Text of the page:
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Homeland Security workers fear shutdown

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ST. AUGUSTINE, Fla. – Concern continues to mount across the nation as a Homeland Security shutdown seems more and more likely as we get closer to a Friday deadline.

Lawmakers are at odds over President Barak Obama's immigration policies and House Speaker John Boehner says he's prepared to let financing for the agency lapse if the senate is unable to pass a spending bill on the issue.

If the agency shuts down, 15 percent of the nation's employees would be furloughed, affecting the jobs of Transportation Safety Administration officers at airports, border patrol agents and members of the Coast Guard.

St. Augustine's Navy League President Bill Dudley fears that when terrorists are promising future attacks on America, the thought of cutting funding to the Homeland Security department is baffling.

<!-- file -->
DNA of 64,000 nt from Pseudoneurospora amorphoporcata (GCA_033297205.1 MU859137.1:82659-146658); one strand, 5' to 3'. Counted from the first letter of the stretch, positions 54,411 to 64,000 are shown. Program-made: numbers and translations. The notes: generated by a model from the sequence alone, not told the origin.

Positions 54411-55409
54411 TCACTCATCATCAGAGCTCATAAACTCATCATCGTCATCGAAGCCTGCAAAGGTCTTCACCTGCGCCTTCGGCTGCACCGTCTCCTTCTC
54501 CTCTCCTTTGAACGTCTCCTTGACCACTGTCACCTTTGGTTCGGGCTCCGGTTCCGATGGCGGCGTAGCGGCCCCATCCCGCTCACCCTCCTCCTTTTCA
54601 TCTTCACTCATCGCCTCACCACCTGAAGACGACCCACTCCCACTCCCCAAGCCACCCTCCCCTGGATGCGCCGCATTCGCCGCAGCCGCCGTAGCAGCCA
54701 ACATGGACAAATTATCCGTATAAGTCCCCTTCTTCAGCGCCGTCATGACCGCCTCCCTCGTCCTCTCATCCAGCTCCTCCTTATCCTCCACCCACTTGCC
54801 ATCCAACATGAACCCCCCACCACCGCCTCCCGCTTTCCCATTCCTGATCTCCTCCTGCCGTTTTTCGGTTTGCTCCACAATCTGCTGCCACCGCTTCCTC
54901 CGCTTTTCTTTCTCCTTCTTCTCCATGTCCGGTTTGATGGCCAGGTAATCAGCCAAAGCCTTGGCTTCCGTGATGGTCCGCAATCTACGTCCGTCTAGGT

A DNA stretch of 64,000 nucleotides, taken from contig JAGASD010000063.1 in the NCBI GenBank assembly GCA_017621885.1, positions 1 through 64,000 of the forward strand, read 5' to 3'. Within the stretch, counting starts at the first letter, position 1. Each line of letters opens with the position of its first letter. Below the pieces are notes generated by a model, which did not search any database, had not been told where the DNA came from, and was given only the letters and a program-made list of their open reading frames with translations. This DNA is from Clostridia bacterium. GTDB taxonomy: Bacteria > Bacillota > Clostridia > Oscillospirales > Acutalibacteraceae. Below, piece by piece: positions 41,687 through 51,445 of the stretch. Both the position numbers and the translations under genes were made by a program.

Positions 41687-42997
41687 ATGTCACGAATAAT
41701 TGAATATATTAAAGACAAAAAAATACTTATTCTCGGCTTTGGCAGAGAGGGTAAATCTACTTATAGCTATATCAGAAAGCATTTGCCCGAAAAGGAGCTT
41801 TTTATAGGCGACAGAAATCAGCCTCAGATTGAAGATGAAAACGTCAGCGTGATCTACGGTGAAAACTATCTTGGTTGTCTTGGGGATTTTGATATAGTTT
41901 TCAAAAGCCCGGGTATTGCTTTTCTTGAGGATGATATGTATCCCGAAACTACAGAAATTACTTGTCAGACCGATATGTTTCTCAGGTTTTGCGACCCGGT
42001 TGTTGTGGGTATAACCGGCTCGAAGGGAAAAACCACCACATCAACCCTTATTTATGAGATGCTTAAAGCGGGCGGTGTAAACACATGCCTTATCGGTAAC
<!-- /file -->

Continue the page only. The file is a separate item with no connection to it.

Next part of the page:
According to Dudley, "When you look at our port today and the ships coming in, unless you have a strong homeland security, knowing what's on our ships here, it's a major threat."

Dudley also says a cut to funding could cripple military recruitment and morale.
Though roughly 15 percent of government employees would be furloughed, the remaining essential employees would be required to keep working without receiving a paycheck.

Tamara Delaporte, mother of a local Coast Guardsmen, says the whole idea is unfair. "Don't hold up my son's paycheck to make political gain one way or the other, Democrats or Republicans. These are our sons and daughters, why would you do that?"

"It's incomprehensible that the leaders of our nation would even think for 5 minutes of not paying for their salary," says Delaporte, who thinks the men and women who are sacrificing their lives for this country don't deserve the treatment they may get.

People in the St. Augustine area say they have a message for lawmakers in Congress.

"The message is get your act together, that's what we elected you for, pay you for, that's what you're in Washington to do, get your act together, and don't leave or recess until this is resolved," demands Dudley.

Employees of the Federal Emergency Management Agency could also be furloughed in the event of a shutdown.
 


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